Swine flu sickens Muskegon County Fair exhibitors

2016's first cases of H3N2v linked to sick pig at fair

An undated magnified image of the swine flu virus. (Centers for Disease Control and Prevention)

FRUITPORT TOWNSHIP, Mich. (WOOD) — Health officials have connected Michigan’s first cases of swine flu for 2016 to a sick pig at the Muskegon County Fair.

State and county health officials say the two confirmed cases of influenza A H3N2 involving swine exhibitors at the fair, which took place last week. A sick pig from the fair also tested positive for the strain at the National Veterinary Services Laboratories in Ames, Iowa.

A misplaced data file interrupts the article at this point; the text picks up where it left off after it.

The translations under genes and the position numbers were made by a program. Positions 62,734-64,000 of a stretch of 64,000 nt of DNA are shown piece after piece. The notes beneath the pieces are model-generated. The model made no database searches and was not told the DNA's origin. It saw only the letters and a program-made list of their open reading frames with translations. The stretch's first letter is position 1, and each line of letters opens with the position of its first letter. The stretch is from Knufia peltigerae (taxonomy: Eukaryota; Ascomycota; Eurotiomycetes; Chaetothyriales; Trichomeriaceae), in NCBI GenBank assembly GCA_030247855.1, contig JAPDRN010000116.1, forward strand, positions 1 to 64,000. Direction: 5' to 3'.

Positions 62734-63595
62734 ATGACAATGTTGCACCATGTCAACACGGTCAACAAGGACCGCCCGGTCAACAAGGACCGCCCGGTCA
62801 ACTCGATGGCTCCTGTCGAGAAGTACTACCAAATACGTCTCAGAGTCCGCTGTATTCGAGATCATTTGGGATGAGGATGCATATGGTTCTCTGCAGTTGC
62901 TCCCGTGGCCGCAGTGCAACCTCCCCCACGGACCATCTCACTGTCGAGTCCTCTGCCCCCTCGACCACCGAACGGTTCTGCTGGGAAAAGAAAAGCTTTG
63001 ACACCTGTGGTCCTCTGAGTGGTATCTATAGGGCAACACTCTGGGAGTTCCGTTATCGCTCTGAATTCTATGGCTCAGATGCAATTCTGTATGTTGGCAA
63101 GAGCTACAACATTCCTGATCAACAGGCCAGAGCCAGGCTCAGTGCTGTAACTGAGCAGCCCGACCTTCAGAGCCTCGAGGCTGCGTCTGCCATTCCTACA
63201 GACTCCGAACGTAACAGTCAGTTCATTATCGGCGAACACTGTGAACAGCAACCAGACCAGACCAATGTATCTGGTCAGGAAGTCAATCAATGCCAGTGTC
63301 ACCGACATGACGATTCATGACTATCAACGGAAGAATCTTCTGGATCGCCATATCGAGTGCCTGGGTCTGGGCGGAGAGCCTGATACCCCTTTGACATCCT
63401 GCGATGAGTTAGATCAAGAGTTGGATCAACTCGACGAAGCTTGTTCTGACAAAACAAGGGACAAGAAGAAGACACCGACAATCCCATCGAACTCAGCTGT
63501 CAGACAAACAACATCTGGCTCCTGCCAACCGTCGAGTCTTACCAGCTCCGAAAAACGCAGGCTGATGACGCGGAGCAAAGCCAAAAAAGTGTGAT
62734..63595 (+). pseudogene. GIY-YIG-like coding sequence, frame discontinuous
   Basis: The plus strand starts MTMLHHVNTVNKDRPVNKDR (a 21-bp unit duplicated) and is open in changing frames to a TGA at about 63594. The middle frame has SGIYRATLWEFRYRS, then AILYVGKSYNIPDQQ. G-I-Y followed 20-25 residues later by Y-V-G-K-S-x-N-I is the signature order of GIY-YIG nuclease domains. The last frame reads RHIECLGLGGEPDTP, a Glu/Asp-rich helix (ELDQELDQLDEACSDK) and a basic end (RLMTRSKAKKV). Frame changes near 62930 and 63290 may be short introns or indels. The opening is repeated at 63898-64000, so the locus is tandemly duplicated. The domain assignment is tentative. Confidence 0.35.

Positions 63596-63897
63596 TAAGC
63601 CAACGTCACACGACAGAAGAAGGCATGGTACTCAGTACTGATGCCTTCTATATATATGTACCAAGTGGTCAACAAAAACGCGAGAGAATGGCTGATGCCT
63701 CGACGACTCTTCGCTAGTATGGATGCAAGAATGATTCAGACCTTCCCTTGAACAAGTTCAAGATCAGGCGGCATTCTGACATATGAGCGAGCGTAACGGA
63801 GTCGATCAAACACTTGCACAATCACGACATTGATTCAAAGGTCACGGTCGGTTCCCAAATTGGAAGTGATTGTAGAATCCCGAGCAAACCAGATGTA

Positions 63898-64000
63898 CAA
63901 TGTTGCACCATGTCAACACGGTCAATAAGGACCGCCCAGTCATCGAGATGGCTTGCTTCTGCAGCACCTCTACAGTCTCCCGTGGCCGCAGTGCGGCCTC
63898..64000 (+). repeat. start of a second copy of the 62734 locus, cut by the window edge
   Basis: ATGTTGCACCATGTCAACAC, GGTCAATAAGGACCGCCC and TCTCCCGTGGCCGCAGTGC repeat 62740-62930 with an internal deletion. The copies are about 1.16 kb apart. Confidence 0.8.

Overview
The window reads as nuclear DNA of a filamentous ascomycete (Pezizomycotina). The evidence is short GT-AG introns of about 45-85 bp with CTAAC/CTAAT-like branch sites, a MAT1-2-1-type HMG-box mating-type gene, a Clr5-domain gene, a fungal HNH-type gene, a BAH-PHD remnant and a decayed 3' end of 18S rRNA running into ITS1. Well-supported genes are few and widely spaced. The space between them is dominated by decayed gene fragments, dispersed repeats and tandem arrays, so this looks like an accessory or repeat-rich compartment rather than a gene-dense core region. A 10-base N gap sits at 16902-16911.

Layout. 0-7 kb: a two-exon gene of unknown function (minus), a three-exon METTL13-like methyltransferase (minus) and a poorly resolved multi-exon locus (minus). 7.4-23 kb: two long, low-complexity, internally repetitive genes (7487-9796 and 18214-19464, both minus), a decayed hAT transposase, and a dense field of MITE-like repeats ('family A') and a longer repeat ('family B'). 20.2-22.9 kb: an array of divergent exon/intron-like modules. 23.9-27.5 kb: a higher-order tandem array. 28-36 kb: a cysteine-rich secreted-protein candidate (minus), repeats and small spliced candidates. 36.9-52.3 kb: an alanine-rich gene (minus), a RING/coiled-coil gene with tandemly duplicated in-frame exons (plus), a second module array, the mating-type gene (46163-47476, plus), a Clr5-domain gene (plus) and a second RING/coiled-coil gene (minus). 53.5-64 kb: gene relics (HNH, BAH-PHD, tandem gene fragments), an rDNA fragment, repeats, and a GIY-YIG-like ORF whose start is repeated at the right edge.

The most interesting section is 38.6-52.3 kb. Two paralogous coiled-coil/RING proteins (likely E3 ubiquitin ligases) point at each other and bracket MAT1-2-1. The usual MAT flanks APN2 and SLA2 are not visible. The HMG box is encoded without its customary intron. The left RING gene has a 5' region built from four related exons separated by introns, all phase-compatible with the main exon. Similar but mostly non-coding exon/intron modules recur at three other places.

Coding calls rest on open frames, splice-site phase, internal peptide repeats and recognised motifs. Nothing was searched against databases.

Muskegon County’s public health department is contacting people who showed swine at the fair to determine if anyone else became sick. They already alerted area health providers to look out for patients with symptoms of swine flu.

People sickened by H3N2v typically suffer the same symptoms as other flu viruses, including fever, cough, runny nose, body aches, nausea, vomiting and diarrhea. Swine flu can sometimes lead to more serious health problems, including pneumonia. Children, the elderly, pregnant women and people with medical issues are at higher risk for complications.

Symptoms of swine flu surface within two to 10 days. There is no vaccine.

Swine flu is spread the same way as seasonal flu. In addition, patients should avoid contact with pigs.

According to the Centers for Disease Control and Prevention, swine flu was first identified in U.S. pigs in 2010. Most infections have been linked to prolonged exposure to pigs at fairs.


Centers for Disease Control and Prevention – Swine Flu

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